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<nettime> re: holmes, henson and snelson and stalder on labor and capita
McKenzie Wark on Wed, 11 Dec 2002 10:38:47 +0100 (CET)


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<nettime> re: holmes, henson and snelson and stalder on labor and capital


Many thanks to Brian, Doug Felix and Kermit for thoughtful posts
and a spirit of free and multiple inquiry.

As Brian notes, I haven't said much about the money-form, largely
because I think that what significant about money is not the
abstraction of the general equivalent but the materialities of the
vectors that carry it. I made a similar argument to Felix about the
emergence of a space of flows being a result of the development
of vectoralized money in Virtual Geography (Indiana 1994). I
think there's a tendency in discussions of 'finance capital' to
treat it as a reified abstraction, and not look closely enough at
its technical and legal conditions of expansion.

I have never argued that the emergence of a new phase of
commodification, and a new class struggle -- between the
vectoralist and hacker interest -- supercedes previous dimensions
to the development of the mode of production and the class
struggle. I argue that a third dimension is *added* to the previous
two -- the struggle between pastoralist and farmer, and
capitalist and worker. This language is very schematic, but
it is meant to be a modest tool for grasping a big transformation.

Hence i take Doug's point that the 'vectoral economy' rests on
the labors of manufacturing workers, and we might add farmers
and others in primary production as well. I have never argued
that these aspects of the commodity economy have gone away
or are diminished in significance. I am not making a 'weightless
economy' argument at all. However, the question is to discover
how the new dimension overdetermines or transforms the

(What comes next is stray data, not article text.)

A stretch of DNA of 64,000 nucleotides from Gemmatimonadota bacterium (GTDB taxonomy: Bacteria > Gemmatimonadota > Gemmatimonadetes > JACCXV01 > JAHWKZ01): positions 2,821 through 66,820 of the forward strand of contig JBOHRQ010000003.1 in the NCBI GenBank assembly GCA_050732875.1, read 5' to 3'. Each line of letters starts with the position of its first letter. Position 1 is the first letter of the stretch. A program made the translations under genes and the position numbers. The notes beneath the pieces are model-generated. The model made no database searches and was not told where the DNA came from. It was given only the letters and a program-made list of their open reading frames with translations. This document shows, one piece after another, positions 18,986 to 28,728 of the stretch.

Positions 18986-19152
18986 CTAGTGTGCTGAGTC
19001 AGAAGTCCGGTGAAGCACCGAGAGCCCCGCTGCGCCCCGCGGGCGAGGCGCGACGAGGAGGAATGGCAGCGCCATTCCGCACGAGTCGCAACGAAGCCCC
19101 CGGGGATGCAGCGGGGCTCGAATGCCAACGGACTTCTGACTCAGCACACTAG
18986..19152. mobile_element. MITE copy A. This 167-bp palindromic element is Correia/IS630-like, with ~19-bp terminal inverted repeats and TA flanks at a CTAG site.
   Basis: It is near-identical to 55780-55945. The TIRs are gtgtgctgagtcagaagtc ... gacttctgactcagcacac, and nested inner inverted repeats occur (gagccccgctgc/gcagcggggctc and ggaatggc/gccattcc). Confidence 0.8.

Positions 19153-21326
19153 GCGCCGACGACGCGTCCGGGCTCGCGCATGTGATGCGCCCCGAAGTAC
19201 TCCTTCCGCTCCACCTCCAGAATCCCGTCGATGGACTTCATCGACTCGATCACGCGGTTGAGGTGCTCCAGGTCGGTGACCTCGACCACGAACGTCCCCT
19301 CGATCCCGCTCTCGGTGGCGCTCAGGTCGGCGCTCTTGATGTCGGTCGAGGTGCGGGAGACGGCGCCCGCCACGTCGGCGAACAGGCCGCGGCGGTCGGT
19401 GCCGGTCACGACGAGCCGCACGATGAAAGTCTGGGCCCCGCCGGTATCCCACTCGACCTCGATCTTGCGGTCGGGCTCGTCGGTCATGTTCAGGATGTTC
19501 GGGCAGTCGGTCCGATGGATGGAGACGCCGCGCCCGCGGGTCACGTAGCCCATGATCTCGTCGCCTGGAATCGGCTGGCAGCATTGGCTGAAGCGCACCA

previous historical 'layers' to commodification as abstraction.

Nor am i arguing, as Brian suggests, that the hacker class is *the*
revolutionary class -- although i see how the rhetoric adopted at
the start of A Hacker Manifesto may give that impression.. I argue
for three dispossessed classes, hackers, workers and farmers,
to find ways of articulating their struggles together, for they overlap
in many ways. Numerically, the dispossessed farmers of the world
are biggest exploited class.

Kermit would counter my proposal "that we focus our political
efforts on working with the practical impossibility of imposing
artificial scarcities on information, not *against* the practical
impossibility of organizing a 'hacker' class." To me, organizing
a hacker class would mean precisely working with the
impossibility of imposing scarcity on information. That is
its historic task, and perhaps its only task.

Readers familiar with the sorry history of intellectuals and the
worker's movement might appreciate that my solution is to
assign a specific and limited task to them (us). What Foucault
called for -- the specific intellectual -- might be what is at stake
here. We are to neither subsume ourselves in some else's
movement or presume to lead it -- the two great mistakes of
the past.

I very much agree with Kermit about materialism, with one
proviso. As Marx used to say, capital and the wage relation
are abstractions *made concrete*. Materialism has to grasp
the abstraction set to work in the world. The concept of vector
is specifically designed for this task.

I don't see anything idealist in seeing intellectual property as
the product of a particular kind of labor under particular
historical conditions. On the contrary, that seems to me the
required basis for an historical and materialist approach to
information. Perhaps I'm just not getting Kermit's objection
here.

In all three phases of the commodity economy, power
accrues to those able to control the vector. This applies as
much to the role of the navy in the 18th century, the railway
and telegraph in the 19th and telesthesia in general in
the 20th. Only there are a lot more micro-struggles around
the vector now -- control of standards, protocols, proprietary
platforms and so on. There are fantasic returns to be had
if one can shove information into a pipeline one can own
and police by means both legal and illegal, as we have
seen from the recent history of the communication and
computing industries.



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